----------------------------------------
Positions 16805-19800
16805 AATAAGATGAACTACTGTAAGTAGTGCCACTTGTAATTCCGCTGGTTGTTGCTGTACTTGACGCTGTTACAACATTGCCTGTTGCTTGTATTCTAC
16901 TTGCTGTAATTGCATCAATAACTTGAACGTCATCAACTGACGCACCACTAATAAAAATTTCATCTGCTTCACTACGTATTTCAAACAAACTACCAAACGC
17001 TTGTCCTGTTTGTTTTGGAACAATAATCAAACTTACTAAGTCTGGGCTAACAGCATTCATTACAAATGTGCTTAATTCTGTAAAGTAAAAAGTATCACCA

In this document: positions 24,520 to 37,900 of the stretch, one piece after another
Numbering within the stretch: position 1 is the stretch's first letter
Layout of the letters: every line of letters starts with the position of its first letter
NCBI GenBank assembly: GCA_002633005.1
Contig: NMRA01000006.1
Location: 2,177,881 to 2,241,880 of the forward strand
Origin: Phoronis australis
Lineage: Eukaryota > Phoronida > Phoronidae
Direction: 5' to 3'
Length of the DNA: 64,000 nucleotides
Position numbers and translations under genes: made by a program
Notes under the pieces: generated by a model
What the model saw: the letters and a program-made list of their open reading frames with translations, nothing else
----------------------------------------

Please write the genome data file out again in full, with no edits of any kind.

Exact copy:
Positions 16805-19800
16805 AATAAGATGAACTACTGTAAGTAGTGCCACTTGTAATTCCGCTGGTTGTTGCTGTACTTGACGCTGTTACAACATTGCCTGTTGCTTGTATTCTAC
16901 TTGCTGTAATTGCATCAATAACTTGAACGTCATCAACTGACGCACCACTAATAAAAATTTCATCTGCTTCACTACGTATTTCAAACAAACTACCAAACGC
17001 TTGTCCTGTTTGTTTTGGAACAATAATCAAACTTACTAAGTCTGGGCTAACAGCATTCATTACAAATGTGCTTAATTCTGTAAAGTAAAAAGTATCACCA

In this document: positions 24,520 to 37,900 of the stretch, one piece after another
Numbering within the stretch: position 1 is the stretch's first letter
Layout of the letters: every line of letters starts with the position of its first letter
NCBI GenBank assembly: GCA_002633005.1
Contig: NMRA01000006.1
Location: 2,177,881 to 2,241,880 of the forward strand
Origin: Phoronis australis
Lineage: Eukaryota > Phoronida > Phoronidae
Direction: 5' to 3'
Length of the DNA: 64,000 nucleotides
Position numbers and translations under genes: made by a program
Notes under the pieces: generated by a model
What the model saw: the letters and a program-made list of their open reading frames with translations, nothing else